Skip to Content
Today Open today 11–5

Untitled (Taoist Collages)

A work made of mixed media.

Image actions

  • A work made of mixed media.




Ray Johnson
American, 1927-1995

About this artwork

In December 1955 Ray Johnson mailed this group of 30 collages to Sybil Shearer, a dancer and choreographer then living in Northbrook, Illinois. The two artists met in 1949, introduced to one another by Johnson’s romantic partner, sculptor Richard Lippold, then serving as an editor of the journal Dance Observer. “I was taken with her—,” Johnson wrote after visiting Shearer in Northbrook that summer. “Respected her so much because she seemed such a complete artist in every way. Completely in her art.” Johnson looked to Shearer not just as a model of artistic devotion, but also as a stimulus to his growing excitement about the world of dance and theater—interests that informed the works’ making as well as Johnson’s decision to set these collages in motion, sending them into the word via the mail and giving them social currency.

No two collages in the group are identical. Several feature recognizable figures, ranging from William Shakespeare to Marlon Brando. Nearly all feature fragments of handwritten text taken from the Tao Te Ching, the foundational text of Taoism, which Johnson may have discovered at Orientalia, the East Asian bookstore where he worked in these years. Johnson, who was broadly interested in East Asian religion, referred to these works as “Taoist collages.”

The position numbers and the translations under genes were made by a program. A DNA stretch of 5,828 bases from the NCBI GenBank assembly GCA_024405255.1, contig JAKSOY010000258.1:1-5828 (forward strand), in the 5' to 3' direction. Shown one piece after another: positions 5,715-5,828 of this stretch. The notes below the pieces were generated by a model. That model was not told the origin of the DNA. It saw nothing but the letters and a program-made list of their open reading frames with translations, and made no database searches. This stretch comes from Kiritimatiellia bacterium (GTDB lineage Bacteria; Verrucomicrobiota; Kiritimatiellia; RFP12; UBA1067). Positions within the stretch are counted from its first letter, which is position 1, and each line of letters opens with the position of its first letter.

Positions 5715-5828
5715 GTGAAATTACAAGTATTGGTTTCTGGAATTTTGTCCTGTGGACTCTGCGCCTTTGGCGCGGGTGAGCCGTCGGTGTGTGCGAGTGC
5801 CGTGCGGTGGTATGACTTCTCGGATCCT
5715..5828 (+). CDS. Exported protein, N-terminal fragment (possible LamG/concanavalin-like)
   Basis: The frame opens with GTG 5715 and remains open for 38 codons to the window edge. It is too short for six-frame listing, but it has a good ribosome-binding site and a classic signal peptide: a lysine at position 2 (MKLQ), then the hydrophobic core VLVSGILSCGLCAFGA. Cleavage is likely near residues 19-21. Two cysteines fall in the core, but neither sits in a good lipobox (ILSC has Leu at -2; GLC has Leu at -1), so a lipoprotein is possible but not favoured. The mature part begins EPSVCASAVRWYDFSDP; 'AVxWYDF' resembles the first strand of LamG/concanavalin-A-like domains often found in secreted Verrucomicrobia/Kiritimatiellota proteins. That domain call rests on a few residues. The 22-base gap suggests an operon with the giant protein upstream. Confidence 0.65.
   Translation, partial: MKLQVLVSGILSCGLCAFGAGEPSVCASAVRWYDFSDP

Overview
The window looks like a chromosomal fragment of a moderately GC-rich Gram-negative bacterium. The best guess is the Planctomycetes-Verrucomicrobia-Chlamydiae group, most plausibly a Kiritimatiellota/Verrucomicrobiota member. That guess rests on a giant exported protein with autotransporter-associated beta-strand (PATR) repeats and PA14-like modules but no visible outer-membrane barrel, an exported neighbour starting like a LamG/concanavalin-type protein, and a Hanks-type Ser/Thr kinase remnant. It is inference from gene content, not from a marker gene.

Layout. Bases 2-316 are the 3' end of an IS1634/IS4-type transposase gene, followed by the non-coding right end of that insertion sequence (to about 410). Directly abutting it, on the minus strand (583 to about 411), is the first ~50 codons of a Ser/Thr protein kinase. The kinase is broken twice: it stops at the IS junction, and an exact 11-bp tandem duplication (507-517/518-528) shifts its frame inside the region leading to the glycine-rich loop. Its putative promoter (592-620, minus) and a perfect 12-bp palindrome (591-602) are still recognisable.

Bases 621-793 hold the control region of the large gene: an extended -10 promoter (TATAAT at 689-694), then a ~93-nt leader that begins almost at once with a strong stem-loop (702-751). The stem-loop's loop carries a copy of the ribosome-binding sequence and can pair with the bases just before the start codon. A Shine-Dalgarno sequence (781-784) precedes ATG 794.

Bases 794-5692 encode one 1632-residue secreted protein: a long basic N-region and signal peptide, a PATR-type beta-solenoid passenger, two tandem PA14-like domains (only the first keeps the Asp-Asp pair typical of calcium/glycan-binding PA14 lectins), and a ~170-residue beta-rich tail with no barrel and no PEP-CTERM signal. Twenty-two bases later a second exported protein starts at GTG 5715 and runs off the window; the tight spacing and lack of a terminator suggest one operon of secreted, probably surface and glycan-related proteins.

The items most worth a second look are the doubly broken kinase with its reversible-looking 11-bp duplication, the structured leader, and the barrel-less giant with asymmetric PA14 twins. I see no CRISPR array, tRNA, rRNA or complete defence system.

Currently Off View


AIC Archives


Ray Johnson


Untitled (Taoist Collages)


United States (Artist's nationality:)

Date  Dates are not always precisely known, but the Art Institute strives to present this information as consistently and legibly as possible. Dates may be represented as a range that spans decades, centuries, dynasties, or periods and may include qualifiers such as c. (circa) or BCE.



Mixed media


Dimensions variable

Credit Line

Research Center Purchase Fund

Reference Number

Obj: 265559

Extended information about this artwork

Object information is a work in progress and may be updated as new research findings emerge. To help improve this record, please email . Information about image downloads and licensing is available here.


Sign up for our enewsletter to receive updates.

Learn more

Image actions